JF Ptak Science Books Quick Post
1876/7 were pretty good years for science and technology (though a poor one for U.S. presidential elections): there was the telephone, cathode rays (Eugen Goldstein), John Draper's photography of the solar spectrum, Berliner's microphone, Boltzmann's 2nd Law, and so on. In the middle of the Scientific American for 1877 there were two articles on the telephone and the Grant calculating machine, and in between these two articles was another less important but still fascinating and unexpected story on the human buoy:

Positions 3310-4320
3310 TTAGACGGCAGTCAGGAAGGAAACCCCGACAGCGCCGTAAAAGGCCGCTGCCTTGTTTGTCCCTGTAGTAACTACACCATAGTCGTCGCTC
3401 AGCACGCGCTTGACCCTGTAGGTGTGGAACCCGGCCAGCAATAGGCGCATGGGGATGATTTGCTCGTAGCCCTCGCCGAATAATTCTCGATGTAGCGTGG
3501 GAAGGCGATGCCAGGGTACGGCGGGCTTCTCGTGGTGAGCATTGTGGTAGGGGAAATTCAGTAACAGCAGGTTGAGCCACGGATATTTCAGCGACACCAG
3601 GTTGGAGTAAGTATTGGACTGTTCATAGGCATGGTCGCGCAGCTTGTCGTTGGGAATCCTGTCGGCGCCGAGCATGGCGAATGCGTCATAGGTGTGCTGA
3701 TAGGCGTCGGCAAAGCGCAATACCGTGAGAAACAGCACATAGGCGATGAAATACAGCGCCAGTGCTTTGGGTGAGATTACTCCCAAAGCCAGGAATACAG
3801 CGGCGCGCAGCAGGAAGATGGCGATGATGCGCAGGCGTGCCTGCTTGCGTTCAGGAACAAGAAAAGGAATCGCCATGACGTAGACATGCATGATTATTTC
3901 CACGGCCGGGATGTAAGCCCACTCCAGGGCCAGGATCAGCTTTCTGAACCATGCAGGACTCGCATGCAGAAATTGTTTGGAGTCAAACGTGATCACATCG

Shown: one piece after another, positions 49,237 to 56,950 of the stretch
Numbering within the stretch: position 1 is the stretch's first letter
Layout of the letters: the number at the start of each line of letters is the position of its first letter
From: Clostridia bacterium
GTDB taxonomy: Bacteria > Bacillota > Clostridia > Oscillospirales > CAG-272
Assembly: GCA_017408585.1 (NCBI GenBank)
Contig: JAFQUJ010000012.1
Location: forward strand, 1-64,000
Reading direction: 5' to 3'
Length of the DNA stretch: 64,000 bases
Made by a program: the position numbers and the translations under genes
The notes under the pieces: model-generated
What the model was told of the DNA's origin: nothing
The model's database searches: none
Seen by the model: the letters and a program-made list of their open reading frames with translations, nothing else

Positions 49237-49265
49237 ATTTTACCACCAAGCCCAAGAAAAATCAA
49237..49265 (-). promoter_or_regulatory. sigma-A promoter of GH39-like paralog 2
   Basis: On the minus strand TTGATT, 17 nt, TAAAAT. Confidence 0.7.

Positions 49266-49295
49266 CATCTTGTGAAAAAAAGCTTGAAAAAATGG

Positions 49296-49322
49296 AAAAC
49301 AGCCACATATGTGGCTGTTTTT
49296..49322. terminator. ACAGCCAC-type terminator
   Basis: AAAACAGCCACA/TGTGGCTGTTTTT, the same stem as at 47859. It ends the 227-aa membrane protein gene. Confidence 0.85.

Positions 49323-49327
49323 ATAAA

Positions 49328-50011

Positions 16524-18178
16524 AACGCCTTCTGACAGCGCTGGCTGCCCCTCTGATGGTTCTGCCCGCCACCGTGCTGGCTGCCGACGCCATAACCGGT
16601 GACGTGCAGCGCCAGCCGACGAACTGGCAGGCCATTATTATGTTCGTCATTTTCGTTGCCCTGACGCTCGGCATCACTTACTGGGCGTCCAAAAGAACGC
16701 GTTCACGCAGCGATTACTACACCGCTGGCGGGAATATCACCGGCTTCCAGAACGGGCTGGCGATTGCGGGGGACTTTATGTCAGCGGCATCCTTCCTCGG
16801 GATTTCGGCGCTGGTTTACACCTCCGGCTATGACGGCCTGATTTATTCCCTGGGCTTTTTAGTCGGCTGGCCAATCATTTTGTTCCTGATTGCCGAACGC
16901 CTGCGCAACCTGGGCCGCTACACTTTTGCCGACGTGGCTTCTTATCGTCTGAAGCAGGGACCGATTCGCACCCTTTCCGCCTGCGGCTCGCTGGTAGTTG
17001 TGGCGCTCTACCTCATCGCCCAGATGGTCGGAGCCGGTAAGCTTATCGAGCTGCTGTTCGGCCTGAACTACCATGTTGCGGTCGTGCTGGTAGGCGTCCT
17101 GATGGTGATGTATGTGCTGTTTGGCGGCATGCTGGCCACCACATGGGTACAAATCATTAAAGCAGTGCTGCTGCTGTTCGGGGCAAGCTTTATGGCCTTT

Well, it really wasn't a buoy though it behaved like one--the real cause to action here was a survivor suit. It was a big, armless version of Robbie the Robot, a roomy and I guess somewhat versatile suit that one could jump into and then would float around in like a dud torpedo. What caught my attention with the thing was that there was food and drink enough in it for a person to live a month ("if need be, in safety and comfort"). Source: Scientific American, 5 May 1877, p. 274l, and invented by the wonderfully-named Traugott Beek, of Newark, NJ.